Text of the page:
Coalition crisis: Netanyahu, Gantz in war of nerves, another election possible

Opposition to table legislation Wednesday to dissolve Knesset, Netanyahu says he will vote against it, does not want elections, but won’t pass budget.

By Paul Shindman, World Israel News

Prime Minister Benjamin Netanyahu and Defense Minister Benny Gantz launched political outmaneuvers Monday as the country edged closer to possible elections.

Speaking at a Likud Party caucus meeting at the Knesset, Israel’s parliament, Netanyahu rejected opposition plans to introduce legislation on Wednesday to dissolve the house.

“On Wednesday, the opposition will try to drag Israel to unnecessary elections. The Likud will vote against elections and for unity, so that we can bring vaccines to all citizens of Israel,” Netanyahu said.

Netanyahu also talked about the national economy and his ongoing efforts to expand the peace treaties achieved in the past months to include other Arab countries – topics that would also rank high on a potential Likud election campaign.

“The people of Israel need a government that works not for elections, not for politics, but for them, for all the people of Israel without exception,” Netanyahu said in the ongoing exchange of threats leading up to what is expected to be a raucous debate when opposition leader Yair Lapid tables legislation on Wednesday to dissolve parliament.

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Earlier Monday, Gantz instructed his Blue and White party to prepare three new pieces of legislation without consulting Netanyahu’s Likud Party, both of which belong to a national unity coalition currently headed by Netanyahu.

Gantz appears to be forcing Netanyahu’s hand to agree to pass the national budget for 2021, a move the prime minister is avoiding, as it could help stabilize the government enough to avoid elections and, according to his opponents, would allow Gantz to take over as prime minister next November according to the terms of their coalition agreement.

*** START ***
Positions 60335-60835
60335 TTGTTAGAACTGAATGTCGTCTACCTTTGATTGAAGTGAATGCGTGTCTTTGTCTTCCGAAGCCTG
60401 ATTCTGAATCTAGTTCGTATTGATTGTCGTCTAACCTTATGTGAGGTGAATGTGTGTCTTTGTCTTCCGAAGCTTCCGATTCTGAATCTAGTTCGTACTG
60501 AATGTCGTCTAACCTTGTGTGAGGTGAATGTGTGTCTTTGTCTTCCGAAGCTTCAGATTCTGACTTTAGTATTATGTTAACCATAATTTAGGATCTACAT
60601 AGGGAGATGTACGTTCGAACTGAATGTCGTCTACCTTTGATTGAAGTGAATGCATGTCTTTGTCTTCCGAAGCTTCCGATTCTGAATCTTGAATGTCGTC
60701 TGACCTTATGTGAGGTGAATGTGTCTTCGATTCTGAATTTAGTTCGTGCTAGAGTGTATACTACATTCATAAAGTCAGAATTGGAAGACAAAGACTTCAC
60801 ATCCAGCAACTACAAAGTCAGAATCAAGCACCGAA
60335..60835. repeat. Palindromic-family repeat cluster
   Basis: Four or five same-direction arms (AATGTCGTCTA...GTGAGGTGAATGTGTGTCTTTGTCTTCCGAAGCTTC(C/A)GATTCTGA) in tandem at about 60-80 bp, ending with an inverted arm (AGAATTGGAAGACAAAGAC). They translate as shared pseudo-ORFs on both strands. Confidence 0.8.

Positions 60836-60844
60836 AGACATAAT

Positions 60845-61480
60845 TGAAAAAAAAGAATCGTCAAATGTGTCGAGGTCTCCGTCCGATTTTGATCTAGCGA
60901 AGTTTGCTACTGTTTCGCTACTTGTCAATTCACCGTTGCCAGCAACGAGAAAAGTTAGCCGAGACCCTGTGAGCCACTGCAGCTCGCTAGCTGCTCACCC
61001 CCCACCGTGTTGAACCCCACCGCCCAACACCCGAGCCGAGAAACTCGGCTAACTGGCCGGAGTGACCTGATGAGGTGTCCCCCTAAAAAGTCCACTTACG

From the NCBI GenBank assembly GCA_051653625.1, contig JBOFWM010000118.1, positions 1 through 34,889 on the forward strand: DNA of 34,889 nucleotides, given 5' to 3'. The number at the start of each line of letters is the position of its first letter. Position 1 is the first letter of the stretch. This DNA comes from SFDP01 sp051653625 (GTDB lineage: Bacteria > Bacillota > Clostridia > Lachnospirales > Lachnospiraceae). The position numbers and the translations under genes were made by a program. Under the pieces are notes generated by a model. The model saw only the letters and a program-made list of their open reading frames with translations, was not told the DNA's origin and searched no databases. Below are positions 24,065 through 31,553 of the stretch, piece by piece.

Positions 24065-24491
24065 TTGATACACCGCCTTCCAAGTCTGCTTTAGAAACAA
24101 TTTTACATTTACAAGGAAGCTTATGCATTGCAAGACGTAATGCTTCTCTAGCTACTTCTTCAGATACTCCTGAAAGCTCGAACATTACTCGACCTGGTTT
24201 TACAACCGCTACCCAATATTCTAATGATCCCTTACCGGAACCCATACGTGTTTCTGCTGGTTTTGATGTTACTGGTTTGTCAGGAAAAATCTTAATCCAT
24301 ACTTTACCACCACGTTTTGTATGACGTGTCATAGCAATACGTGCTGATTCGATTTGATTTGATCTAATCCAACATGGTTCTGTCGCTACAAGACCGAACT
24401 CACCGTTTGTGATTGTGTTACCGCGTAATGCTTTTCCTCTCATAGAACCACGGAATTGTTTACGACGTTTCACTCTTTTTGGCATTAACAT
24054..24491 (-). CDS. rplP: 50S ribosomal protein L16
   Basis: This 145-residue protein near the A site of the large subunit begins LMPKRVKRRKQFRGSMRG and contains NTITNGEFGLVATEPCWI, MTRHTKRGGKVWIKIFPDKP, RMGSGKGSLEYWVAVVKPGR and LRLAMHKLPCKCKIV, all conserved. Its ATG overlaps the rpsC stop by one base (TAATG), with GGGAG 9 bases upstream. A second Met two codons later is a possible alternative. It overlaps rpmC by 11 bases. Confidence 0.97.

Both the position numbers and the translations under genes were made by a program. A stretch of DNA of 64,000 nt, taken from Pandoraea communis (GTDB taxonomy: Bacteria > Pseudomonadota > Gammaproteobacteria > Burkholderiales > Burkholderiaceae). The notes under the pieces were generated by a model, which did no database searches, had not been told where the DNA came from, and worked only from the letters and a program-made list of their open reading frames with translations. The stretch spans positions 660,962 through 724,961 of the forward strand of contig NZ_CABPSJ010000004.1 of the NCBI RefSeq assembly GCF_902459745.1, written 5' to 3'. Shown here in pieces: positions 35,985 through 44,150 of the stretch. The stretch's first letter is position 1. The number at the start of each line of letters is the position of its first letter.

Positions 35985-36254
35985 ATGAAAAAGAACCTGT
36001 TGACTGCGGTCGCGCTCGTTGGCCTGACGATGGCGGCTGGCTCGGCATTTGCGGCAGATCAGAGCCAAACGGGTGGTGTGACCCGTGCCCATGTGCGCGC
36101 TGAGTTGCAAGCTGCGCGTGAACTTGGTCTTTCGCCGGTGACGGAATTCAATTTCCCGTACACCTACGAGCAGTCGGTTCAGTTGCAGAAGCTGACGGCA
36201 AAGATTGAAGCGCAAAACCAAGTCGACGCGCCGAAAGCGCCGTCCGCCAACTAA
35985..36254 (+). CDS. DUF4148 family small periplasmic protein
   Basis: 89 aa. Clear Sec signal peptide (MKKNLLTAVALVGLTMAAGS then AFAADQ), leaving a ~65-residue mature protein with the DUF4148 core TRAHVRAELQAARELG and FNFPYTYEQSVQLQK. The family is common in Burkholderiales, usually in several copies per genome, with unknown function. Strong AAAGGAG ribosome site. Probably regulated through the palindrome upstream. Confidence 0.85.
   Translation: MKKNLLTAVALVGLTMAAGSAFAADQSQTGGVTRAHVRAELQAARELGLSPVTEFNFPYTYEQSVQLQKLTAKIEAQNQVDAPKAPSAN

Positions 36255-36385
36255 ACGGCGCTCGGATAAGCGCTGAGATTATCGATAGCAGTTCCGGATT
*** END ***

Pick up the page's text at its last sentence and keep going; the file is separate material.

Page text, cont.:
“This budget is a matter of principle, and I am tired of the game that Netanyahu is forcing on me and the whole country,” Gantz said in a Maariv report, adding that if there was no significant change in Netanyahu’s conduct, the country will go to the polls.

Opposition Yesh Atid party leader Yair Lapid said he intends to go ahead with the legislation to dissolve parliament, and he called on Gantz to stop cooperating with Netanyahu.

“It’s time for you to stop being Netanyahu’s collaborators. You had good intentions, it did not work out. Now we need to fix it,” Lapid tweeted.

“If Blue and White does the right thing, in 48 hours the government will go home and Israel will embark on a new path,” he added.

Gantz is consulting with his senior party colleagues, including Foreign Minister Gabi Ashkenazi and Justice Minister Avi Nissenkorn, with a decision on how they will vote.

Even if the vote, not expected until Tuesday evening at the earliest, passes its first reading, the bill to disperse the Knesset will be sent to committee and have to pass two more votes before it becomes law. That leaves more time for political jockeying for the sides to reach compromises on the budget and other issues and avoid elections, a move that opinion polls have shown is not liked by the public.

For his part, Lapid has said he believes there is enough support to get at least 61 members of the 120-seat Knesset to form a replacement centrist government without having to go to a national election. That would likely involve including the Arab parties in the government.